I'm betting on HUGE numbers of these high flying investors playing catch me if you can until the bitter end.

CD

RV6Flyer said...

"On rolling average? Did you actually check their facts on the ground or did you let them provide their own documentation? How do you know which real estate investors are honest/trustworthy and which are doing whatever creative book-keeping it takes to keep their own personal Ponzi/Madof scheme going?"

No based upon current signed leases. I do random inspections to verify also. Same goes on an ongoing basis while the loan is held in my portfolio. Additionaly we look at 3 year averages based on tax returns filed with the IRS. Most people don't like to pay taxes and do not inflate these numbers. We also require audited financials from a CPA we know and trust, not a one man shop in upstate NY. Beyone that I do a full background check. We get to now our borrowers pretty well.
Loaning $20,000,000 is not like getting a no-doc loan against a stucco box in Roseville.

RV6Flyer said...

"So they are not "showing" vacancies to the person doing their refi huh? That makes sense..."

Sold in '05
I take this as a huge insult as a senior credit officer and lender.

Sold in '05 said...

"I take this as a huge insult as a senior credit officer and lender."

I hope this is sarcasm...

CD

Sold in '05 said...

"We get to now our borrowers pretty well. Loaning $20,000,000 is not like getting a no-doc loan against a stucco box in Roseville."

It is good to know that at least some folks on the ground are doing quality work and not just pump and dump stuff. With the cracking of the Madof outfit, it has to put a bit of a scare into even you high value lenders though. It looks like many supposedly very sophisticated investors were completely blindsided.

RV6Flyer said...
This comment has been removed by the author.
Wadin' In said...

History usually repeats itself. You can not deny Davis is coming under more stress than in past years. Simply the fact RV6Flyer used a 5% vacancy rate in reference to Davis is proof enough.

In the late 1980's investors were buying apartments at "insanely" low cap rates of 9% (financing was 10%, but slowly dropping). The investors all were going to manage the properties at 3% vacancies, trim expenses, create better management, etc., etc., etc.

What happened? By the mid 1990's multiple apartment projects went back to the lenders? Why?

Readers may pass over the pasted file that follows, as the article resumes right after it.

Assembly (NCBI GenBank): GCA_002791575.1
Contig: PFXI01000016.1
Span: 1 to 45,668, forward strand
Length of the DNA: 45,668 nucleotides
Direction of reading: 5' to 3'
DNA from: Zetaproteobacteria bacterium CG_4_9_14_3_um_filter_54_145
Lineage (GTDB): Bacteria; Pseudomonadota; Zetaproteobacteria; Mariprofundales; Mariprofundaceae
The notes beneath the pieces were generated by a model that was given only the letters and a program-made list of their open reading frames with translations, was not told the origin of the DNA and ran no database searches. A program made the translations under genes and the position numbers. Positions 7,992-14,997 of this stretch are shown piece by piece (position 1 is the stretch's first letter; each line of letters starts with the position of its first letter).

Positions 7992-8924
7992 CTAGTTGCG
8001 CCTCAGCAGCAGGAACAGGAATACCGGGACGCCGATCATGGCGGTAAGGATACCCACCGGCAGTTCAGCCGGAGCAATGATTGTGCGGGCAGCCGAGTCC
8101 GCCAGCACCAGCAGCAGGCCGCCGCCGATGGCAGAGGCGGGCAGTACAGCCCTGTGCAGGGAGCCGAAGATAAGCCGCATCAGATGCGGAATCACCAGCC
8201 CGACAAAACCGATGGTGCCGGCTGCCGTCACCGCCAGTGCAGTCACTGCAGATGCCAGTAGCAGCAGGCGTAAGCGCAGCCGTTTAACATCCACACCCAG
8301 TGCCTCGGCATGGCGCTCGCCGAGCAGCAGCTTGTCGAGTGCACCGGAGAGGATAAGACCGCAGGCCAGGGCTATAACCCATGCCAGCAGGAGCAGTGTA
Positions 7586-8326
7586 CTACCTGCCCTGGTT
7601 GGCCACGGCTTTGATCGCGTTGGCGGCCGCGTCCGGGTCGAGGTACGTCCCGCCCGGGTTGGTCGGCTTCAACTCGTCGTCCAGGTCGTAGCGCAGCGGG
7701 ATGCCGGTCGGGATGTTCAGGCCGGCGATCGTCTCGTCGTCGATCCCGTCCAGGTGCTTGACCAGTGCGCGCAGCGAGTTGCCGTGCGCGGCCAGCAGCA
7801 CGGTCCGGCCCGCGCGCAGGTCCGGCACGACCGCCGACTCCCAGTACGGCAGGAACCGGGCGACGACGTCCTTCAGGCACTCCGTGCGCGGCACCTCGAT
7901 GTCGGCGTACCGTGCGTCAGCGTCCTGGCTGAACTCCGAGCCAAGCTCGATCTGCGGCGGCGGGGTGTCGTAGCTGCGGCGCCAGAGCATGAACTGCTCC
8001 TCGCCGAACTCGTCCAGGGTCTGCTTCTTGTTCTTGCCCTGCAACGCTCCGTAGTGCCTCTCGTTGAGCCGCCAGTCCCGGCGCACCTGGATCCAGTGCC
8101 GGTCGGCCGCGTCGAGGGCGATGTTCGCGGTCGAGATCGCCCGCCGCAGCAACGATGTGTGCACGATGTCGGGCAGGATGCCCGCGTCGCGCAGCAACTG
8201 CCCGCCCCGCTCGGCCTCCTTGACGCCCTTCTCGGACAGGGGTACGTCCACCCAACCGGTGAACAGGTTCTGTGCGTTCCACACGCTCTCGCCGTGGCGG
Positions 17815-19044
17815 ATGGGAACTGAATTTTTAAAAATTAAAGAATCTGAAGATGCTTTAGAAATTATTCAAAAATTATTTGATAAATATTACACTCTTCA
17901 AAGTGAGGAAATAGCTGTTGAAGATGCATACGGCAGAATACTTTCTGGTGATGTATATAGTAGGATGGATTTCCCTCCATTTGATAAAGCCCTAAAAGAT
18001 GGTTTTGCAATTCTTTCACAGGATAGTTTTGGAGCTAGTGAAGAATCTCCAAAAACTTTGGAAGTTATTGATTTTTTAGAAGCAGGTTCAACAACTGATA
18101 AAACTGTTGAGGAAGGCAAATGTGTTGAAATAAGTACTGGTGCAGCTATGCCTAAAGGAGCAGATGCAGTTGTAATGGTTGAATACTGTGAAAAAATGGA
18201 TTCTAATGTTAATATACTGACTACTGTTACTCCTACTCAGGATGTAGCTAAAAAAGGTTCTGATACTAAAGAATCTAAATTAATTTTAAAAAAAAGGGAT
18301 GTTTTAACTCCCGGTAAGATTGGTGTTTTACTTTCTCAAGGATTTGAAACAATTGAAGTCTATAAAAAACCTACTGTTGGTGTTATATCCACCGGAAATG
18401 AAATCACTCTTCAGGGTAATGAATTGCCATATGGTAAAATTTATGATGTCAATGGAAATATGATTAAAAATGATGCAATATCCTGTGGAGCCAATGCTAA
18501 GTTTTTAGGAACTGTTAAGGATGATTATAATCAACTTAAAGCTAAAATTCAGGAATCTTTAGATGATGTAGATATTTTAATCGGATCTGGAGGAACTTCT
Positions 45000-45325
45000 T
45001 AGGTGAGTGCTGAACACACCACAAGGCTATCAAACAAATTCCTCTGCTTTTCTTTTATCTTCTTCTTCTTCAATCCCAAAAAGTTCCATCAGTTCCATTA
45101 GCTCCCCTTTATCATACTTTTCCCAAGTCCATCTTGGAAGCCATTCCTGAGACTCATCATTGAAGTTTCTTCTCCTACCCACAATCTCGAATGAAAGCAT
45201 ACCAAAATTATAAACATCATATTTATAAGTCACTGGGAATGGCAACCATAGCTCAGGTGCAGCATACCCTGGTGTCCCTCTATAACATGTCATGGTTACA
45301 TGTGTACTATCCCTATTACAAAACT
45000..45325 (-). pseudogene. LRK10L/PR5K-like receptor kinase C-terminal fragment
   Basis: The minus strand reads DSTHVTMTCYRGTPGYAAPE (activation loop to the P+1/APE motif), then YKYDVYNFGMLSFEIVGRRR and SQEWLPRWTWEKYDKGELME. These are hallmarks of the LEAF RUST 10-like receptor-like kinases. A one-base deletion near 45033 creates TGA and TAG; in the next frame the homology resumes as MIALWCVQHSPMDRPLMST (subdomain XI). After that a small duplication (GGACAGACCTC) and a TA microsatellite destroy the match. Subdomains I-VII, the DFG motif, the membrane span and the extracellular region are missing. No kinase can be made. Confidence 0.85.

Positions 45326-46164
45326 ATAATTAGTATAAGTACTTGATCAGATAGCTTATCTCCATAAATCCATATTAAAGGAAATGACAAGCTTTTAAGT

1) Vacancy jumped to 7-8%. The housing bust created just what DJ referred to above: 4 students could rent a 4 bedroom for 75% of the cost of two 2-bedroom apartments.
2) Cost started rising significantly (labor, management, utilities, etc.)
3) Revenue is decreasing. Listen to the people on the ground, like D.J. Several years ago, they all complained about rising prices, rising rents, and no vacancy. No they extol on the opposite side. Hyperbole aside, there is truth in their statements.

Apartments were being run on a very thin margin (and still are). When you have 80% LTV financing, a drop of occupancy and a rise in costs quickly gets the owner into negative cash flow. Wait until interest rates rise in accordance wtih market demand (as opposed to government bail-out rates).

Investors bought many apartments in Davis at 5% capitalization rates. That means the RV6Flyer $20 million project produces $1 million a year of net income to pay debt and return some cash flow.

When interest rates go to 7% (almost there now), the cap rate must follow. Thus the $1 million of income at a 7% cap rate means the project value is $14,285,000 or 71% of the prior value.

Let us hope RV6Flyer did not approve a loan in excess of 71% LTV. Otherwise, he may be owning an apartment complex in 2011.

Deflationary Jane said...

I think the problem is everyone is depending on models developed during the good years (the mark to myth years) and can't see how the models don't account for actual market stresses.

Like I said, something broke in Sept/Oct and it broke bad, even in "it can never happen here" Davis.

ps. you can find 2/1s in davis for 975 to 1025 easy in the smaller, older apt buildings.

Deflationary Jane said...

well we just broke the $900 price barrier:
http://sacramento.craigslist.org/apa/970121247.html

$893 / 2br - The Alhambra Apartments - Now Leasing (Davis)

Date: 2008-12-26, 10:01AM PST
Spacious apartment includes gas stove, dishwasher, garbage disposal, central heating and air conditioning, walkin closets, private patio and washer dryer hookups. Our ammenities inlcude clubhouse, sparkling swimming pool, business center, fitness center and on-site laundry facility. We are located close to bus lines, park, schools, shopping and easy freeway access.

4500 Alhambra Dr at Mace Blvd cats are OK - purrr
dogs are OK - wooof
Location: Davis

Just one of the first listings I saw on CL. I wonder what walking the area would get me.

Deflationary Jane said...

or even better:
$1190 / 3br - $1,190/mo Covell Condo is available now (Davis)

Rates like that will leave a mark on investment portfolios